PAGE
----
The appeal of audiobooks lies in their ability to give someone the experience of a novel within the always-on-the-go lifestyle that our culture has embraced. Prior to the wide availability of audiobooks, for many there simply isn’t enough time in the day to sit down and read a book. A book’s greatest strength, its ability to allow one to escape from reality, was also its greatest weakness, as it meant that time couldn’t be spent doing other things.
So you’re excited to open up your new book, freshly downloaded to an ereader. It might be the Amazon Kindle, maybe the Barnes & Noble Nook, or even a tablet using a book app. The anticipation rises, the new download opens to the title display, then after turning a few pages it opens to the first chapter. Three words in you realize you don’t like the font. Or maybe not. It’s more likely the font style and size are the furthest thing from your mind. As you read, a few hundred other people are likely reading that same novel, but are experiencing it in entirely different ways. Aside from the personal taste and perspective every reader brings to a story, there’s also the technical components of reading devices that allow people to customize their experience, and manufacturers to reach a wider audience with ebooks.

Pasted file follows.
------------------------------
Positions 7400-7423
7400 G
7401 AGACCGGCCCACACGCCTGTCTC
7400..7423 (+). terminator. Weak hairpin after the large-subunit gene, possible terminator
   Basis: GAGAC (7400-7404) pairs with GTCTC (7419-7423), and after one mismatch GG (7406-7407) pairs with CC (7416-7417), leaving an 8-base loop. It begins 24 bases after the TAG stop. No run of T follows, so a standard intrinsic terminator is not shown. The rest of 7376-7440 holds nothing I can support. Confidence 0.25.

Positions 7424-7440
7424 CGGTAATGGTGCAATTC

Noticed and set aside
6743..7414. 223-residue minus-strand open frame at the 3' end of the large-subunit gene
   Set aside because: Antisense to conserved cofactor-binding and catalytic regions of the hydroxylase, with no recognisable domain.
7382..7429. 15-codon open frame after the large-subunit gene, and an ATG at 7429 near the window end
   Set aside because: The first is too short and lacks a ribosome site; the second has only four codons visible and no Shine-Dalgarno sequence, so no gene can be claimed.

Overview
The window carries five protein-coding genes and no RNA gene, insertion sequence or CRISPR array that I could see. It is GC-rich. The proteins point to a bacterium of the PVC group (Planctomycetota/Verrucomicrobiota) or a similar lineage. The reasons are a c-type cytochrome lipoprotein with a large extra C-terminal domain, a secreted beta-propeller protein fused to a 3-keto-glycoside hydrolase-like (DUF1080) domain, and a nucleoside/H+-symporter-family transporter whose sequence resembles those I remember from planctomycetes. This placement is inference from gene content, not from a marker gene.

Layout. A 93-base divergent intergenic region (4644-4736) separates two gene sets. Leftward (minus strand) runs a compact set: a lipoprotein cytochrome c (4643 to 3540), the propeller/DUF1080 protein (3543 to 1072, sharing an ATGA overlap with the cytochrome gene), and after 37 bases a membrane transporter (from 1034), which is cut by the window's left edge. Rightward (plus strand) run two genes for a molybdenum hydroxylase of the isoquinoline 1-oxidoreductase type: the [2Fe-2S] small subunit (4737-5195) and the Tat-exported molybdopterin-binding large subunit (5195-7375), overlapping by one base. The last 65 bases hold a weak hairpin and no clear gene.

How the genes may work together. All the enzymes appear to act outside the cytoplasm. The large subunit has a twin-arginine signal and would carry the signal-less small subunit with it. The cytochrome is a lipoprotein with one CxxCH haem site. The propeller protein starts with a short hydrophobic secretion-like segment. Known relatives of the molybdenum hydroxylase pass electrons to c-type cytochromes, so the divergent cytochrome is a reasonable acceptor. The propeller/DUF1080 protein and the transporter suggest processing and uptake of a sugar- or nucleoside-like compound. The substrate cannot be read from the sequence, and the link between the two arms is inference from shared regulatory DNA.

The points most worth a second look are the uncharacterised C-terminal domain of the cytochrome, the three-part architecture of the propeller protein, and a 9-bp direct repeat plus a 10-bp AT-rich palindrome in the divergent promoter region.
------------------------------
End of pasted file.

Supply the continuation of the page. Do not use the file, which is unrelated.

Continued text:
Book playlists. Sometimes author created lists are part of a marketing strategy and at others they are another way to bring readers into the writing process. Whatever the reason, music can change and enhance the way we experience and enjoy reading. These playlists give readers the chance to get to know their favorite books and authors just a little bit better.
It would be easy to write off visual novels because of their technological medium, but anyone who can use a computer or operate an iPad—or better yet, program a VCR—can read one.
Simplicity may seem a poor approach to standing out in the expansive internet, but websites can be one of an author’s most useful tools in book and career promotion, and it doesn’t take much to effectively connect with an audience.
According to Reading Picture Books to Children by Megan Dowd Lambert, this is an opportunity for both parties to engage in “extended, cognitively challenging conversation during the reading of a book.” It’s a free-flowing narrative experience that makes space for children to develop ideas about the structure and reasoning behind the narrative and art of books.